Thursday Thoughts: The Heart of Peter

Today was one of those days where (since I usually have most of my “quiet time” with God at day’s end, when I function best) I forget by the end of the day that I spent quite a bit of time at His feet in the morning… Days like that are few and far between, more than they should be. I remembered this morning both why I should get up before the sun breaks and why I don’t. Graciously, God’s strength carries me through, but that’s not entirely normal – especially when I’m dead tired and sitting in a Starbucks at 6:30 a.m.

Regardless, recent days when I’ve been able to get up and function, I have been greatly blessed with rest for my soul and by an in-depth study of Peter’s letters (I & II Peter). Chris encouraged me months ago to sift through these epistles, and I put them off as I read Psalms and did other things. Just before going to Phoenix, I had the opportunity to start I Peter, and worked my way through most of it while sitting in Eddie and Jen’s living room in fellowship while we all read and sought God on our own – together, with some questions and debates thrown in (as only the four of us can). Then, as I sat alone last Saturday while the rest of the family went skiing, I worked my way through II Peter.

I’d like to share some of what I gleaned from these eight beautiful chapters and the heart of Peter. I feel II Peter 3:1-2a sum things up quite nicely (though you might not think so at first glance):

This is now the second letter that I am writing to you, beloved. In both of them I am stirring up your sincere mind by way of reminder, that you should remember…

Peter goes on to list several things, but as I read this first piece of the final chapter, I was struck by how Peter entreats these people that he loves so dearly to remember, to remind themselves. So the natural question, especially after he references both of his letters, is: “What is he trying to remind them of?”

In reviewing notes from both letters, I came away with five key items:

1) Grace is costly. Jesus Christ was really God, humbled in human form for the sake of our redemption. He really died on a cross, nailed there, with a crown of thorns. And there were witnesses still alive in the generation reading this letter for the first time who saw Jesus Christ walk again alive on this earth after His death. This is the turning point of salvation – any other Gospel than costly grace is a false gospel.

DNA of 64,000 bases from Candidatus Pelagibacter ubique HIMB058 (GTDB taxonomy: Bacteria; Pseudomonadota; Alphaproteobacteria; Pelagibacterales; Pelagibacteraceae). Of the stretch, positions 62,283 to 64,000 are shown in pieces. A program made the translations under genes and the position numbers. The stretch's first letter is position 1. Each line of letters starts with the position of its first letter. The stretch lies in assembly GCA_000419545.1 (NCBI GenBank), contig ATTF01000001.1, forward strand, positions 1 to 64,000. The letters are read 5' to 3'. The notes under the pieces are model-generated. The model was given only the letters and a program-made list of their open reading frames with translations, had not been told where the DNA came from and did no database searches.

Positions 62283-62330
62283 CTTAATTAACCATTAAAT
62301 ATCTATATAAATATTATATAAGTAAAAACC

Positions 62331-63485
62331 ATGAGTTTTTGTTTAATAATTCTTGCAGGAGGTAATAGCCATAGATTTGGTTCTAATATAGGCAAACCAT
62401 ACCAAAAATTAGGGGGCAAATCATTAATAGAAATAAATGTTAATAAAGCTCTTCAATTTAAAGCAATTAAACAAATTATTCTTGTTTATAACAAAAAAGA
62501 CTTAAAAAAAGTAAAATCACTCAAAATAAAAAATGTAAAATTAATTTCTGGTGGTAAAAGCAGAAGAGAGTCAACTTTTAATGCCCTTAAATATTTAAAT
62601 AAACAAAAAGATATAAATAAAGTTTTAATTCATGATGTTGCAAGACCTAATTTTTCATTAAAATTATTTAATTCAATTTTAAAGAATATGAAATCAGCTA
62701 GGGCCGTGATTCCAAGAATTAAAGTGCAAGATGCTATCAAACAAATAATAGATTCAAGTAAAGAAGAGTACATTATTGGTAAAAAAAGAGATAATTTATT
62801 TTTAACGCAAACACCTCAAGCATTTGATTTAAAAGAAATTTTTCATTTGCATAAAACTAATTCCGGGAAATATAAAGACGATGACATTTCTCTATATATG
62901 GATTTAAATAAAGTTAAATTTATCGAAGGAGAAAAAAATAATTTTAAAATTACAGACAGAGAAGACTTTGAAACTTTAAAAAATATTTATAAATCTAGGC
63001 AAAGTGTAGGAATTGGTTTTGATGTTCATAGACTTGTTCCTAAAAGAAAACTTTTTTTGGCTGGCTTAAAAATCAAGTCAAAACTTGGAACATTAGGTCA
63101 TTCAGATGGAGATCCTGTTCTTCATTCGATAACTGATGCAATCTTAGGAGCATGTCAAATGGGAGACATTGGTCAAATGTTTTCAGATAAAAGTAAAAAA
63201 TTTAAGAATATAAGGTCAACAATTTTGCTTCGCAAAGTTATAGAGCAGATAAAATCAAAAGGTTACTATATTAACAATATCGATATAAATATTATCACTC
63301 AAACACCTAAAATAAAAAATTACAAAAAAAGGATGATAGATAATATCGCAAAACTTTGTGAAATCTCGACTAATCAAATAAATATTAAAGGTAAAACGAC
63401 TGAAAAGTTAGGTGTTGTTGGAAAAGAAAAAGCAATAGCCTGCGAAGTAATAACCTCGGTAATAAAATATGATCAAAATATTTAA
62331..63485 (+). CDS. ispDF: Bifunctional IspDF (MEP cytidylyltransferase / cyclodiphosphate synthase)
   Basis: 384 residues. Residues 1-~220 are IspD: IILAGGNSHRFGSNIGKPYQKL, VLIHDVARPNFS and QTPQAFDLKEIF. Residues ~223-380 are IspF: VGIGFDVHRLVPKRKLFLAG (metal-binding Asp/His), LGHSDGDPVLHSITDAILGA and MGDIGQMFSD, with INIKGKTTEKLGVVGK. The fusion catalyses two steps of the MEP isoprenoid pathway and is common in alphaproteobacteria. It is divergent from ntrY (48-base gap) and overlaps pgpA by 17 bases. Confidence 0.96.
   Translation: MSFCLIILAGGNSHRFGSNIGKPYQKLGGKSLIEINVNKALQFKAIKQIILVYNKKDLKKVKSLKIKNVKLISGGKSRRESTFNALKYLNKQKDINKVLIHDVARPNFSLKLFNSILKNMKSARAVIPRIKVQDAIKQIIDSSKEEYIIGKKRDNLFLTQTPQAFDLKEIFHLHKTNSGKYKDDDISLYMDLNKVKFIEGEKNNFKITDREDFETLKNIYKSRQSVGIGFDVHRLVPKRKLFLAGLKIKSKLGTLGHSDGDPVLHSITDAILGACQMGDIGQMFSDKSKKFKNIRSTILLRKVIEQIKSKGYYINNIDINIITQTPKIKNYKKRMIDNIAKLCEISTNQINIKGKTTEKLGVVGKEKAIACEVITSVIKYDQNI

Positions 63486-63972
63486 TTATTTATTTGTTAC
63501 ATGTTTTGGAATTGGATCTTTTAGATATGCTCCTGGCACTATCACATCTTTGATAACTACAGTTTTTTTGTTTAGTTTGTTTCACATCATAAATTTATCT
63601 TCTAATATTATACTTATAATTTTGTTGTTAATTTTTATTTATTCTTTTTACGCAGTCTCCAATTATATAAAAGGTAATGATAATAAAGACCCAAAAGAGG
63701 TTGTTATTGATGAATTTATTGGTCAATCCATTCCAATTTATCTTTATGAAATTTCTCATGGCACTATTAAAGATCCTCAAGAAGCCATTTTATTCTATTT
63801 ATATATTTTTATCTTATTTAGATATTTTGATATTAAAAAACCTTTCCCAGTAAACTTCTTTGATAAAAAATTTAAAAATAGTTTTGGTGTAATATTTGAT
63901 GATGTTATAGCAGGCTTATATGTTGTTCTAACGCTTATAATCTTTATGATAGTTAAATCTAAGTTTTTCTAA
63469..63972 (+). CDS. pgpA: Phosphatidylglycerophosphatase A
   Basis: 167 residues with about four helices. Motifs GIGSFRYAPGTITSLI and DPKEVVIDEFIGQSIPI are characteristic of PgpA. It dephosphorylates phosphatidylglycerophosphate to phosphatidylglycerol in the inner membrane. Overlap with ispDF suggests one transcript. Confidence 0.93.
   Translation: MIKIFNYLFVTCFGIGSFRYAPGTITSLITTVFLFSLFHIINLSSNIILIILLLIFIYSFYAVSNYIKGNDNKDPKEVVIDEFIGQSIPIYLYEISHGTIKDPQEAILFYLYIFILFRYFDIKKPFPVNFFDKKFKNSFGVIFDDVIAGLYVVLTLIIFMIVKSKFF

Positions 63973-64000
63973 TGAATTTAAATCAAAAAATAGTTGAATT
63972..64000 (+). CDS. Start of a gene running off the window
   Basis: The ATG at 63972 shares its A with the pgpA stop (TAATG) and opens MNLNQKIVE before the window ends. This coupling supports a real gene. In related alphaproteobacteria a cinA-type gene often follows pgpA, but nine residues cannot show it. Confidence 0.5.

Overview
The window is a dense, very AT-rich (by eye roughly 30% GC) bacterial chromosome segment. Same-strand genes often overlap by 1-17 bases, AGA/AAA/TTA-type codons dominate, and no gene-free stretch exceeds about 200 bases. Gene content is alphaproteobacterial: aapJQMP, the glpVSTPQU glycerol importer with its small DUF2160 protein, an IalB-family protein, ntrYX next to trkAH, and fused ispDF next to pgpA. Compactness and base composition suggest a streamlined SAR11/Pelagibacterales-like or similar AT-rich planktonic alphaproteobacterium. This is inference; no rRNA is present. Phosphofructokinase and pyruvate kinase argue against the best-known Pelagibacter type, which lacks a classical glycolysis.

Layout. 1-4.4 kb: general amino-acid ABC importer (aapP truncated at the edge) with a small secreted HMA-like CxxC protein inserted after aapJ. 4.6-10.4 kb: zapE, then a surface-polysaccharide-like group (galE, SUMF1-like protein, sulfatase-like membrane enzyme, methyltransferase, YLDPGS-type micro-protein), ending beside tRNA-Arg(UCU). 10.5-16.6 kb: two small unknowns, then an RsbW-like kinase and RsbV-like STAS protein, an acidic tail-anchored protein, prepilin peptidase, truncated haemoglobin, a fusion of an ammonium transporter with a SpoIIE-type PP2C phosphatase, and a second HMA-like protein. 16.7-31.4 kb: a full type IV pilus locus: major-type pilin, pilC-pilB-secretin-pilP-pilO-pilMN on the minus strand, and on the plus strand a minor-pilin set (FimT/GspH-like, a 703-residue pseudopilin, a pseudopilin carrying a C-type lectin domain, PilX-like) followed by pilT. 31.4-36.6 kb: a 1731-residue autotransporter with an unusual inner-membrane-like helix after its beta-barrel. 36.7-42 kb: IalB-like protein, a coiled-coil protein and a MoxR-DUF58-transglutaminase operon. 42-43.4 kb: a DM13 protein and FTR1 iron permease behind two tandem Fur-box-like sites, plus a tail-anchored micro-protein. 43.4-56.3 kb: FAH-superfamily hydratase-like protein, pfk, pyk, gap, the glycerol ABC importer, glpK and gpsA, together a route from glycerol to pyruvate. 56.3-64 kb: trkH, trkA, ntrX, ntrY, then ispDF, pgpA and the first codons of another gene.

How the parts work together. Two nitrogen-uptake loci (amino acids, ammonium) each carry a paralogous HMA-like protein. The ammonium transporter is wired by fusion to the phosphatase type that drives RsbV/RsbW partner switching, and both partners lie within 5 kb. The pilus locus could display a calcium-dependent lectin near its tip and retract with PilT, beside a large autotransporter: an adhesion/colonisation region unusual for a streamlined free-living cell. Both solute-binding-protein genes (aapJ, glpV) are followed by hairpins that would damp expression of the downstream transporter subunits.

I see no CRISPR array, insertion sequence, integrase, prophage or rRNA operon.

2) Because a great price was paid for our redemption, we respond by living uprightly in the freedom we now have from the corrupting power of sin. This upright living does not justify us before the throne of Almighty God – it is merely our response to correctly understanding the complete purchase and power of the blood of Christ at Calvary.

3) This understanding leads to compassion and subsequently to unity within the Church, the body of Christ. Because we understand that we have been forgiven much, we are able to forgive much and love much. We find unity with those whom we would otherwise have no reason to be in the same room with, much less to love and unite with in a common purpose for life. This unity protects us from false teachers and creates a shelter for us from the challenges of living in earthly kingdoms.

4) Because Christ’s rescue and redemption is beautiful and complete, we can also entrust judgement to Him. Life will be hard. Circumstances will arise in which we have no earthly response available to us other than to continue on in faith, trusting that He will ultimately make things right as He has in our salvation, and that He will judge those who have gone against His kingdom and His children. We need not fear what man can do to us – we only need concern ourselves with continuing onward in His promises.

5) Faith in Christ’s victory over our sin and its death means salvation is ours! He has overcome the grave and the corruption of sin that so easily entangles our souls. We can trust that salvation is ours because of the other four pieces. It is a beautiful, beautiful thing.

Since last Friday, I have been listening to Bethany Dillon’s “Satisfy” off of her To Those Who Wait EP (which was released last Friday). I had enough money to buy one song, and that was the one I chose. I can’t stop listening to it. I need the reminders. I need to know every day that what bought my freedom was costly and glorious and beautiful and satisfying in every way.

The human soul can be filled with regret;
   we never forget where we’ve gone wrong.
Almighty God stands ready to forgive
   all of our offense in a crimson flood.
   

With my first breath, I drew in depravity –
   Needing Your mercy even in my first hour.
I’m proof the cross is as able today
   as when the Lamb was slain on the Altar of God.

It is so beautiful; so beautiful!
   I feast my eyes at how You satisfy my soul.

I keep coming back to this. As many times as I’ve heard these words this last week, I continue to hear them and weep wildly and openly. Unashamed, I cried for a while this morning at Starbucks – tears of joy and wonder at the incredible mercy of Almighty God.

I need the reminders of the price at which I was bought. The promise of Easter is costly. Don’t let it just be another holiday. Seek to prepare your heart early. Carry an understanding of Peter’s heart with you every day: Remember.

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